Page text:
|Dr. Warren L. Hickman, director of Project A|
OHIO NORTHERN STUDIES SAUCER SIGHTING FACTS
Sept. 27 (AP)—An unknown object hurtled through the skies over Denison Tex., in 1878, and someone called it a "flying saucer." So flying objects are nothing new, says Dr. Warren Hickman, dean of Ohio Northern University and co-chairman of the school's flying saucer project. But the school wants to examine each instance of reports of the saucers. "Ohio Northern is not going out to prove the flying saucer is something," Dr. Hickman says. "We are going to examine the facts and let people know what we find. Persons reporting saucers will not be ridiculed and names will be withheld unless the observer consents to publicity. The university's engineering, chemistry and physics departments will analyze unexplained 'flying objects after 200 examples are available.
Not Enough Sightings
There has not been enough sightings for proper analysis," Dr. Hickman asserts. However, he reports about 20 percent of the sightings reported to the university "cannot be explained away by ordinary procedure." And these unexplained phenomena have a general consistency— "a saucer-shaped object, flat on the bottom with rounded edges and rising to a slight dome on top." The color in these sightings is similar, all bright blue or green. Dr. Hickman also finds significance in that similar objects have been sighted throughout the nation, Canada and the world.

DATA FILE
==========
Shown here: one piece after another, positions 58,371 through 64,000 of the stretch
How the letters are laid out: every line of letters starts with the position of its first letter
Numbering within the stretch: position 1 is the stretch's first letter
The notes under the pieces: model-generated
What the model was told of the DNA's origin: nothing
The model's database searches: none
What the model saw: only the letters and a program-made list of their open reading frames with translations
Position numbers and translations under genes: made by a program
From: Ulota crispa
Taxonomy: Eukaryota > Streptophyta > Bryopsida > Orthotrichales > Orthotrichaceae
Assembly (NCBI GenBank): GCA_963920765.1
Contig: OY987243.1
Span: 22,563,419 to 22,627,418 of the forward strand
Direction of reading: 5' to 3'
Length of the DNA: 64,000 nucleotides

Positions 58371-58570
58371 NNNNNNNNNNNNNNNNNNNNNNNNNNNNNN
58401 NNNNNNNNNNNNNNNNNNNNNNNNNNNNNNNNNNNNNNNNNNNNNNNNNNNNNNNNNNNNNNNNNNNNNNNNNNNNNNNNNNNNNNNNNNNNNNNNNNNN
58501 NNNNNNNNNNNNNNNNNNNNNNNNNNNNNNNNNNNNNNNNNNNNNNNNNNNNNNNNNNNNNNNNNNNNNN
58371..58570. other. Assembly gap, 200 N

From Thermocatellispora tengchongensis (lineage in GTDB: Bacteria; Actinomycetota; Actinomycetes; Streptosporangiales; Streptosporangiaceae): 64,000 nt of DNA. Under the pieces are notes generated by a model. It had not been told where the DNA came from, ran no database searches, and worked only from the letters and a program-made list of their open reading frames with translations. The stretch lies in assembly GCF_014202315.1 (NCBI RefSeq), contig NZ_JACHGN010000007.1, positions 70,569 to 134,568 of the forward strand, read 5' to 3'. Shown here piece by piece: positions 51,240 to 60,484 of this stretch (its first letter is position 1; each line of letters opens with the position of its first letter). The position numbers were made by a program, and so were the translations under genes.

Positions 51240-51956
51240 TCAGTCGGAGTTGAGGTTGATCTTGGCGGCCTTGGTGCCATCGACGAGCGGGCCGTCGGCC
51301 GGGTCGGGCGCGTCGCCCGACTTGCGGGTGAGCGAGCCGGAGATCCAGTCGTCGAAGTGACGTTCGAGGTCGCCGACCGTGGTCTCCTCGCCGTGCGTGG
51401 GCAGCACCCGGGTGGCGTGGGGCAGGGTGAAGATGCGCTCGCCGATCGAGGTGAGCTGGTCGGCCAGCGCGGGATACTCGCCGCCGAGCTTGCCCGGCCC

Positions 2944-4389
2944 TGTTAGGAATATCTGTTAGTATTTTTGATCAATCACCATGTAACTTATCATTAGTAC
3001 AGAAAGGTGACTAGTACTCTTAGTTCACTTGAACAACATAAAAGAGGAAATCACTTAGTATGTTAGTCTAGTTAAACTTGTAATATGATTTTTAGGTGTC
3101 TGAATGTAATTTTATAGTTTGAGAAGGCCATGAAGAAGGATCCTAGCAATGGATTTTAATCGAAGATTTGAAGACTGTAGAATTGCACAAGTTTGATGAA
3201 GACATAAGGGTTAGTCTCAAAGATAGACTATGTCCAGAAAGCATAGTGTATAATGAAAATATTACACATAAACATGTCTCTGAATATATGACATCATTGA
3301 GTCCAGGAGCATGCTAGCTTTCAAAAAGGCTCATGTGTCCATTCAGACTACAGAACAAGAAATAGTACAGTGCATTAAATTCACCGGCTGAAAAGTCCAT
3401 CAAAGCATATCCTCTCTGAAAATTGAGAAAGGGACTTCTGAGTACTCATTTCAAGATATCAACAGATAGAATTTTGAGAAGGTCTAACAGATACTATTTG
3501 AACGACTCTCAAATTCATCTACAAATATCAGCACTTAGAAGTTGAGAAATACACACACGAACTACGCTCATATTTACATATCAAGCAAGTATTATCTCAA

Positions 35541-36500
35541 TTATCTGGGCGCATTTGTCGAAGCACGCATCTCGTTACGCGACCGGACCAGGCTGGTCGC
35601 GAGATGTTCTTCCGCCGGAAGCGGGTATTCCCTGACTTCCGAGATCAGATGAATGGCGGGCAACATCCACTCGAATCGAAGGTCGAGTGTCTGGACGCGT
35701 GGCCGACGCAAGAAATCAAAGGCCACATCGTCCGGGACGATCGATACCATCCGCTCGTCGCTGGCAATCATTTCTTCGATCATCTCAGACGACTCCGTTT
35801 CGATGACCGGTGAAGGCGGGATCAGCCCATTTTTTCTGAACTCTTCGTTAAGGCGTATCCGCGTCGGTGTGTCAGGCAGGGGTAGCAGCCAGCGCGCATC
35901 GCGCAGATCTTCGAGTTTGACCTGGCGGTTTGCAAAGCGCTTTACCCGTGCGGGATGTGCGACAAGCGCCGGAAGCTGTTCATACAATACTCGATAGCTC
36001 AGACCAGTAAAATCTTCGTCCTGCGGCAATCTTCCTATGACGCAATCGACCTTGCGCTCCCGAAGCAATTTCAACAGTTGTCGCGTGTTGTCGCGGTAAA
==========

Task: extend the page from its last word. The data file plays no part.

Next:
Historians trace the appearance of strange sky objects to 1762, Dr. Hickman says, with the first report in this country in 1873. But the rash of reports did not break out until the American people became "sky minded." Dr. Hickman says, with persons looking at the sky more than ever before, there is a greater chance the flying objects will be seen. And when they are seen Ohio Northern's flying saucer project hopes to determine what they are.
|The Sun and the Erie County Independent (Hamburg, NY) April 2, 1953|
Despite the high hopes for the study, it came to an end after only two years. The Evening Independent (Massillon OH), Aug 4, 1954 reported on the closure of Project A.
|The Evening Independent (Massillon OH), Aug 4 1954|
In The Saucerian, Sept. 1954, Gray Barker reported on the demise of the project and how Dr. Hickman had addressed speculation that that it was shut down by the Government.
|The Saucerian, Sept. 1954|
For more information on Project A, see the collection of 1950s articles hosted at Project 1947: